Author Topic: Potentially over fertilized trees - How to fix it?  (Read 940 times)

Olivier

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Potentially over fertilized trees - How to fix it?
« on: May 09, 2022, 12:50:25 PM »
Hi,

I have some issues on most of my trees. I think I might have over fertilized them during the winter and now some branches are dying slowly starting from the tip.
Some leaves are browning and show some odd color (see picture attached).

The leaf on the picture was taken off my yuzu tree.

I checked this link and it seems to be over fetilization:
http://ipm.ucanr.edu/PMG/C107/m107bpleaftwigdis.html

If it is in fact over fertilization, what should I do? Simply water my trees as much as possible without drowning them to dissolve the excess sodium?
Or is repotting mandatory at this point?





Millet

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Re: Potentially over fertilized trees - How to fix it?
« Reply #1 on: May 09, 2022, 01:03:48 PM »
I don't think the single leaf you show was caused by over fertilizing.  Over fertilizing damage normally shows leaf burning or scorching.  It is impossible to determine a tree's problem from seeing just one leaf. It would be much better to show a picture of the whole tree rather then just one leaf.

Olivier

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Re: Potentially over fertilized trees - How to fix it?
« Reply #2 on: May 09, 2022, 01:35:01 PM »
Rookie mistake from my part.

Here are additional pictures of the tree.

Leaves dropped while it was indoor this winter. I took it outside 4-5 days ago.









brian

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Re: Potentially over fertilized trees - How to fix it?
« Reply #3 on: May 09, 2022, 07:28:14 PM »
I agree it doesn't look like over fertilization.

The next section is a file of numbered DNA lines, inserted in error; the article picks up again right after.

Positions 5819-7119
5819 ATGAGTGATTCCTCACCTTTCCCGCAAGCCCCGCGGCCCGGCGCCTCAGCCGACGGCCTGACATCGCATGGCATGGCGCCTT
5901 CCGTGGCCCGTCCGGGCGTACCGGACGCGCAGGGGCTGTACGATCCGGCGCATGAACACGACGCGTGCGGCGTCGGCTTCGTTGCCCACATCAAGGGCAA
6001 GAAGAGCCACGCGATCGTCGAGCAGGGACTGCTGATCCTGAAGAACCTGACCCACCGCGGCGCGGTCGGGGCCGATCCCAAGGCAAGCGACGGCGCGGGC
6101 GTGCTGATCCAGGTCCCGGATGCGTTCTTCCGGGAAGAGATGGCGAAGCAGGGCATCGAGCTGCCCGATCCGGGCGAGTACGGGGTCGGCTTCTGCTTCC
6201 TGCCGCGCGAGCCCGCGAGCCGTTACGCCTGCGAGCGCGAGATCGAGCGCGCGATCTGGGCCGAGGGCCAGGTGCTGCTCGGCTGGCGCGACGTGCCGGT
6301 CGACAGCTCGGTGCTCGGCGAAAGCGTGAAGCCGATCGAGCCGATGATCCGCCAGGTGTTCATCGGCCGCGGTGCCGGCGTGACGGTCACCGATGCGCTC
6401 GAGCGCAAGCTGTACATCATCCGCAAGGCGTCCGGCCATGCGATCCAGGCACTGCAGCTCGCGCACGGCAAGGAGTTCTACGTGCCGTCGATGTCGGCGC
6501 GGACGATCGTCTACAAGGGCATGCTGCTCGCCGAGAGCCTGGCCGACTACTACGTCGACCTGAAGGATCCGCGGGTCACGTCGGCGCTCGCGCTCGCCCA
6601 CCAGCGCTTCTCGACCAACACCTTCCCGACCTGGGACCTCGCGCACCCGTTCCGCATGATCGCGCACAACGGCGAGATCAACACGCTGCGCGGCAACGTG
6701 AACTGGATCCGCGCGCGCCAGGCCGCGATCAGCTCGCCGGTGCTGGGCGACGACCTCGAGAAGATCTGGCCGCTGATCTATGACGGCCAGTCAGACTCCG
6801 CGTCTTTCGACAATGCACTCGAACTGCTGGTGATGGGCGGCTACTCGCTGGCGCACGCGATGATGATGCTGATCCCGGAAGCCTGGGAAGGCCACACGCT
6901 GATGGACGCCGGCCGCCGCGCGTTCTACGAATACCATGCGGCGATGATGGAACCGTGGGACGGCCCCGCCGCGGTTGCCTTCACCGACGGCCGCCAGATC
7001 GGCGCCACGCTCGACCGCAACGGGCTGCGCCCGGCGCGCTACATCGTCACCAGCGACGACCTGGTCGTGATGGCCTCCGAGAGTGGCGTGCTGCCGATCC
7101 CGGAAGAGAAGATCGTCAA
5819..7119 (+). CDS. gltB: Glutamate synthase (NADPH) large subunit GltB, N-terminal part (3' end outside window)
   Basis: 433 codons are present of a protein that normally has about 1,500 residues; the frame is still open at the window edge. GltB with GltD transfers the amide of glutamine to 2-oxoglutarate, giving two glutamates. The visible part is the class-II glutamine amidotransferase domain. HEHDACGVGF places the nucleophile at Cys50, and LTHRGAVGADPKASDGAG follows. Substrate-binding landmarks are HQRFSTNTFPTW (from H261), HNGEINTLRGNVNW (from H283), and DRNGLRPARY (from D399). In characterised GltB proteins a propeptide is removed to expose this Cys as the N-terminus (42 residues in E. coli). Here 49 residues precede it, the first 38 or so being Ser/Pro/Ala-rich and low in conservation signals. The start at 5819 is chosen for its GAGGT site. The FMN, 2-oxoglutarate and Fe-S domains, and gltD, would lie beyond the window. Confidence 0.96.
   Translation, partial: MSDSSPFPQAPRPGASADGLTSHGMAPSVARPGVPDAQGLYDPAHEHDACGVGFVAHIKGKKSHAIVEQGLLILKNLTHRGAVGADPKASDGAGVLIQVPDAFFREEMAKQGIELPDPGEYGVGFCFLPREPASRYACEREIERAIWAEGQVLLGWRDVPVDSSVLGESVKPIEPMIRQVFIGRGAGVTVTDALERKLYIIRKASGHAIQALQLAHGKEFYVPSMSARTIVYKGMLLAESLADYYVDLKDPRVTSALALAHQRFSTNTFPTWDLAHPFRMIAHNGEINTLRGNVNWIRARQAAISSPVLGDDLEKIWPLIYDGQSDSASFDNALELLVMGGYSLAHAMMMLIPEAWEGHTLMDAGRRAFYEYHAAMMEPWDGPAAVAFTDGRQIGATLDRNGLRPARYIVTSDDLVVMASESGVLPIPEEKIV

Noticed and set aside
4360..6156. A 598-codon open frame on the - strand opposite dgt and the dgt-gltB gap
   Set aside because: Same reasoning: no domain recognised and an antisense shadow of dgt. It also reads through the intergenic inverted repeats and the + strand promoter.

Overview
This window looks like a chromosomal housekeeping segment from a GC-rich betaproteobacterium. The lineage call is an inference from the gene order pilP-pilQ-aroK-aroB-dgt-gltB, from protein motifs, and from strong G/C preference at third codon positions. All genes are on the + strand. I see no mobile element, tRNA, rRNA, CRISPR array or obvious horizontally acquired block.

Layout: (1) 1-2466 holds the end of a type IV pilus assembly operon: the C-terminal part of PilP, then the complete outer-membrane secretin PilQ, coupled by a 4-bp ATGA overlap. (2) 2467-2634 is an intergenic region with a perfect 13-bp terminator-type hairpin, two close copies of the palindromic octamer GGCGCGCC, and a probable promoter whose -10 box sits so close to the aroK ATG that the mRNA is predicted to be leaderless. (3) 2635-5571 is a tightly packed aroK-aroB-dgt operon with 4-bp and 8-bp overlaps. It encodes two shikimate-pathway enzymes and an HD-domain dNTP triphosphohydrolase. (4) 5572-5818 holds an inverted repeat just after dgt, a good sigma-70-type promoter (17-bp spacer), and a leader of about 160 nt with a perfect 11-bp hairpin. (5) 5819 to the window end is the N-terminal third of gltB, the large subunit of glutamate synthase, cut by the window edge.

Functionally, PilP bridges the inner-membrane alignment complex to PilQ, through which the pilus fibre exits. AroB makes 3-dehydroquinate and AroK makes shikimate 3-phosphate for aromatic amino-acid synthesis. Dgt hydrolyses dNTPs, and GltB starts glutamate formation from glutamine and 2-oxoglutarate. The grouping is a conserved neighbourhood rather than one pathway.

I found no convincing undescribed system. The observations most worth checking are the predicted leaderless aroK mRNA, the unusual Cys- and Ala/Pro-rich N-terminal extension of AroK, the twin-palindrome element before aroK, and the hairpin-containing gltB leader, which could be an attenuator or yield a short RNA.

Olivier

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Re: Potentially over fertilized trees - How to fix it?
« Reply #4 on: May 10, 2022, 01:22:49 PM »
After comparing with other posts on this forums, I think it might be spider mite damage.

I had spider mite issues this winter. I washed all my trees under the shower and it got rid of most of them, but some trees still seem to suffer despite being cleared of mites.

I'll keep watching them closely and wash them off with water regularly to keep the mites away.

pagnr

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Re: Potentially over fertilized trees - How to fix it?
« Reply #5 on: May 12, 2022, 07:49:59 AM »
What type of pot mix are they in ?? Any unusual things in that mix ??

Olivier

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Re: Potentially over fertilized trees - How to fix it?
« Reply #6 on: May 12, 2022, 09:58:16 AM »
It's a mix of sand, peat moss and perlite.
All my trees are in fabric pots to prevent root rot.

pagnr

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Re: Potentially over fertilized trees - How to fix it?
« Reply #7 on: May 12, 2022, 05:29:26 PM »
How much peat, and what type ?
Bog peat can be highly acid, Coir peat is less acid.
Using a high % of bog peat in the mix can cause pH problems unless Lime/Dolomite is added to adjust pH.
If the pH is wrong, all trace elements will be out of whack, including over availability causing toxicity.
Too much peat and your tree is basically planted in a bog marsh.
The acidic peat also attacks roots. The acidic peat also attacks roots.
Not sure if that is your problem , but it looks like some of my mix mistakes ??

Olivier

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Re: Potentially over fertilized trees - How to fix it?
« Reply #8 on: May 12, 2022, 07:28:29 PM »
I wouldn't be able to tell the peat type honestly, I don't have the bag anymore.
The tree has this soil for over a year now and it started turning like this only recently.
Could a PH problem take that long to surface?

EricSC

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Re: Potentially over fertilized trees - How to fix it?